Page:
No comment - I am FREE Delivery and unless gas actually gets back over $4 I dont see anything derailing my climb to the top in my markets. I love the fact that I am the only one in town with FREE Delivery!

My drivers make so much more money in tips because of it I think they would string me up if I added one again.

I am located in Canada.
If you are not charging for delivery then might as well tell ppl it’s free 314.

Our buddy 314 has a unique situation being a low price/high volume operator located about 3 blocks from 30,000 college kids. Multi-order runs to a severely limited area where a driver can often leave with several orders going to the same building are a luxury most of us do not enjoy.

I respectfully disagree with him on the tips issue. When we added a delivery charge there was no change in tips and I would bet our drivers make better tips per delivery than his do. The key variable in tips is who you deliver to not whether there is a delivery charge.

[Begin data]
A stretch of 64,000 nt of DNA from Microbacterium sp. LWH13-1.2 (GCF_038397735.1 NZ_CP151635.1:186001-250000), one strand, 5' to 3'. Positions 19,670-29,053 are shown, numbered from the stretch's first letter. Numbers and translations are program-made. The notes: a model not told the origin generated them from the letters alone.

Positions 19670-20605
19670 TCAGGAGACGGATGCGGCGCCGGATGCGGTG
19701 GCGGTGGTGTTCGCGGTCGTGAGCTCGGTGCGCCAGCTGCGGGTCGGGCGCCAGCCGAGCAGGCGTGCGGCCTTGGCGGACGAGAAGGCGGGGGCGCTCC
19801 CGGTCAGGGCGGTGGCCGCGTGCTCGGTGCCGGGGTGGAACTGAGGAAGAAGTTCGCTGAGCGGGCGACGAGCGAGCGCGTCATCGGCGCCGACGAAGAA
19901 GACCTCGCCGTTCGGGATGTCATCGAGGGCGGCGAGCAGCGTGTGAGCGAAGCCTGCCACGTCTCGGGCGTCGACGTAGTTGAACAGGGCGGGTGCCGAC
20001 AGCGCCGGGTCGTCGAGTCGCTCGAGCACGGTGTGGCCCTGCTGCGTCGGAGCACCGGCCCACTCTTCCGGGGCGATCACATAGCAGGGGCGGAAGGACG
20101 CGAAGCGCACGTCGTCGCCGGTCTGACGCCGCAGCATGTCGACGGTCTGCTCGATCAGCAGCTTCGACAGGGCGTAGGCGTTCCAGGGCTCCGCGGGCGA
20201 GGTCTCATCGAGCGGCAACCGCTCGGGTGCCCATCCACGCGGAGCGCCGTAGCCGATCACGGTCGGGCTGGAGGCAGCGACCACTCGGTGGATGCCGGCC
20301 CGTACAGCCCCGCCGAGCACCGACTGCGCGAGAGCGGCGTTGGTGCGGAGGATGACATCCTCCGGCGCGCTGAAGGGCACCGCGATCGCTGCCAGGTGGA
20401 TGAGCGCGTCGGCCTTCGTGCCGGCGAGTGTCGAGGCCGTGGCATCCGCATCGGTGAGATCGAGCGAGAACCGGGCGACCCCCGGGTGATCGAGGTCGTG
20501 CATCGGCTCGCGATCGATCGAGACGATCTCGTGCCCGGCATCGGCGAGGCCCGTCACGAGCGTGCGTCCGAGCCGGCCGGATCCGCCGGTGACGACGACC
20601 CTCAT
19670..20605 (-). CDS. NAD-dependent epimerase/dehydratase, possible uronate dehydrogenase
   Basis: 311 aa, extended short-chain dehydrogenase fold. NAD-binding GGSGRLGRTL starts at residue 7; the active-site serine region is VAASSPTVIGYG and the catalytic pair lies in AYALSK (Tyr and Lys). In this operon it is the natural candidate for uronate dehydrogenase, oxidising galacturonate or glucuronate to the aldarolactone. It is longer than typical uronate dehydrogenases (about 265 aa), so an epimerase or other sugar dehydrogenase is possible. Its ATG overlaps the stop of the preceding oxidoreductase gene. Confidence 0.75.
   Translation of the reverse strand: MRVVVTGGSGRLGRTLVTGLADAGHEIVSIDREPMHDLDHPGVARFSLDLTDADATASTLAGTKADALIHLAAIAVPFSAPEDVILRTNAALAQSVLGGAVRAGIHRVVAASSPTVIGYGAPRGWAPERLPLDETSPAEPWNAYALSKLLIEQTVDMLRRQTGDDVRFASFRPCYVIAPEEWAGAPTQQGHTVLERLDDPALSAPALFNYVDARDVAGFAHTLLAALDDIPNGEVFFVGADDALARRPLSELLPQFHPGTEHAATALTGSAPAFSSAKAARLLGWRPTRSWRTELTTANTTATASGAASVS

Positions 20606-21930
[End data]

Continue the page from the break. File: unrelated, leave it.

Not to want to draw it out a long time…I have 3 other stores with no campus in sight and i never route more than a double (and never over 3 in the campus store) but always push for 15 minutes or less out the door.

And yes my drivers tips have skyrocketed since going back to FREE Delivery after having a delivery charge as high as $1.95 (never wanted to cross the $2 threshold).

My small market store with a total of 9000 addresses does 50% delivery of all it’s sales. About 750 total orders a week and it is the only store in my chain with a dining room (seats 45) and I run an all you can eat pizza bar for the business lunch crowd Monday through Friday. My drivers in this store make more now too and often only take singles…but yes I have 4 mile radius in all my stores. And yes I do high volume with I guess value pricing.

Anyway - I know I am the odd one even in my own chain but it also keeps 2 of my stores (Boulder and Longmont, CO) in the top 3 of the entire chain and both do over 1 million in sales per year.